The development of Wightwick's garden
In 1904 the famous Arts and Crafts garden designer Thomas Mawson created a flower-filled, Edwardian backdrop to Wightwick Manor.
The first designs
In 1904 Flora Mander commissioned Thomas Mawson to re-design the garden at Wightwick Manor. Mawson was a well-known, influential garden designer based in Windermere. His design ideas were explained in his 1901 book ‘The Art and Craft of Garden Making’, which featured Wightwick in a later edition.
Mawson planned a strong structure for Wightwick which included terraces and bold planting. His idea was to bring a greater cohesion to the garden and to provide a more attractive and appropriate setting for the house. For an unknown reason, Flora did not implement all of his ideas.
Mawson did not create the garden from scratch. His design had to incorporate existing features. Theodore and Flora had gradually developed a garden around the house after 1887. Opposite the front door a formal garden with yew hedges and flower beds had been laid out. Beyond this was a walk leading to a kitchen garden with glasshouses. The walk continued onto a rookery, woodland, rock garden and the pools. In front of the house lawns and flower beds led to a croquet and tennis lawn. A low wall kept out the grazing cows. Across the wooden bridge was a rose garden.
The most impressive part of Mawson’s design was his creation of the lower terrace or ‘new lawn’ as he called it. This involved the excavation and levelling of the sloping land to the south of the house. A long, curved sandstone wall supports this terrace and can be seen walking up from the visitor reception. The terrace was enclosed with yew hedges, planted with flower beds and a double line of free-standing yews was planted through the middle.
Between rectangular flower beds, Mawson’s new steps lead to the re-modelled upper terrace in front of the house. Here there are more flower beds alongside an attractive balustrade-topped wall over-looking the lower terrace. True to his ‘Arts and Crafts’ principles, Mawson carefully designed this to reflect the materials from which the house was built. The sandstone piers include layers of red tiles and the balustrade is made of untreated oak.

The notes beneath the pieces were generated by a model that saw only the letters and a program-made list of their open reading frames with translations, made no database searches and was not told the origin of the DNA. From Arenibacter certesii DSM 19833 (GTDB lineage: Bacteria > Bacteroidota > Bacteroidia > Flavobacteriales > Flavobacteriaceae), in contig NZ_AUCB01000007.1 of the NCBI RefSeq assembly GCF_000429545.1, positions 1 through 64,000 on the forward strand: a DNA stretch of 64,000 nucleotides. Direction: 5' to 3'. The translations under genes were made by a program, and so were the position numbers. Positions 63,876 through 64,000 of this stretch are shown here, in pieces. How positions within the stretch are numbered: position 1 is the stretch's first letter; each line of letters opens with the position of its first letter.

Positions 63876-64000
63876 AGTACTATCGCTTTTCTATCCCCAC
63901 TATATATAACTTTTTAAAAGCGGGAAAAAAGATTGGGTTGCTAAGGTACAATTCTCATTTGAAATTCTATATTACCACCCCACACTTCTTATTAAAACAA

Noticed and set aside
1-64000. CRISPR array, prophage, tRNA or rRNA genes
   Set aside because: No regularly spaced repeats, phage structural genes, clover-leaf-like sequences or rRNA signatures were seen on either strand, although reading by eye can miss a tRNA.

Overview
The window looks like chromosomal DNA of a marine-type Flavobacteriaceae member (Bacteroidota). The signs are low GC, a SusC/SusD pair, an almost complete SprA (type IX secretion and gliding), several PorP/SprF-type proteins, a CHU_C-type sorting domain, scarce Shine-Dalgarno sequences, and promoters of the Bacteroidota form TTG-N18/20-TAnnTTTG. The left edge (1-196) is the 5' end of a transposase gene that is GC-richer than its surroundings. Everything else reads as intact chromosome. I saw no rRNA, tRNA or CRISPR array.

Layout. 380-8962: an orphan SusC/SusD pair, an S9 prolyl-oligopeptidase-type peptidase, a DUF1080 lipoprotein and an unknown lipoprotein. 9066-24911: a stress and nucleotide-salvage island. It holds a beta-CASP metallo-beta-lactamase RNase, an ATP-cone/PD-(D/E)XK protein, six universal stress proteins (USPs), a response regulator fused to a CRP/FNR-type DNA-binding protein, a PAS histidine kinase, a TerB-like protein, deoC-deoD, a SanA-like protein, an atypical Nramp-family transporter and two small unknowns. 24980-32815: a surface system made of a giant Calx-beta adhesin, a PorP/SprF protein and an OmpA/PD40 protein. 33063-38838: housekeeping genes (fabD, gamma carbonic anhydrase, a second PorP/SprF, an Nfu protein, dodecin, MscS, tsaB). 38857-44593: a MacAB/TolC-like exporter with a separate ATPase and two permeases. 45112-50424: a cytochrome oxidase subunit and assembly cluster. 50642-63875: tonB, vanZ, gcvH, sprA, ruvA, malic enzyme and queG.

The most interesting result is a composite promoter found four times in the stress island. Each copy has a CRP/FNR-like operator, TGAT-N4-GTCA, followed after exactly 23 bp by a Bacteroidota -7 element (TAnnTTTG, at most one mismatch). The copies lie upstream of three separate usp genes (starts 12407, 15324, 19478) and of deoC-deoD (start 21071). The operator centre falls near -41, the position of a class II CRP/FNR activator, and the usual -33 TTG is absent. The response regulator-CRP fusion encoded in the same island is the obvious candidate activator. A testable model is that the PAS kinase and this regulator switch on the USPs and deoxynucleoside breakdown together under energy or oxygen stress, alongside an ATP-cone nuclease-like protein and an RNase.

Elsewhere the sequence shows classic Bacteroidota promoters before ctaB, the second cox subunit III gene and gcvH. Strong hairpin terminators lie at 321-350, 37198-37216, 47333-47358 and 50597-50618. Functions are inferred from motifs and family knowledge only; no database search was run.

To the west of the terraced garden Mawson created a yew-enclosed walk with eight flower beds. In the existing formal garden he planted more free-standing yews and created a double herbaceous border.
Mawson created strong lines in his gardens. At Wightwick he planted yew hedges to create long views from entrances to the Formal Garden. One takes the eye along the full length of the south terraced garden, while the Yew and Holly Walk he created leads in another direction to his oak and heather Grigg House (summer house).
Mawson created more drama with the Long Walk of yew hedges that he created leading from the drive deep into the garden. It connects the formally planted gardens around the house with the more informal areas further away. It makes full use of the sloping land to create a dramatic effect. At the end of the Long Walk, with its carefully mown grass and formal seating area, you emerge into an unexpected informally planted area of longer grass and shrubs leading to the pools and woodland.
Changes in 1910
In 1910 Geoffrey Mander asked Mawson to design further changes to Wightwick’s garden which included a more elaborate circular garden at the end of the lower terrace. Only a few of Mawson’s ideas were developed. These were the flagstone terrace in front of the house, the circular steps leading to the bridge path and the steps from the drive into the Formal Garden.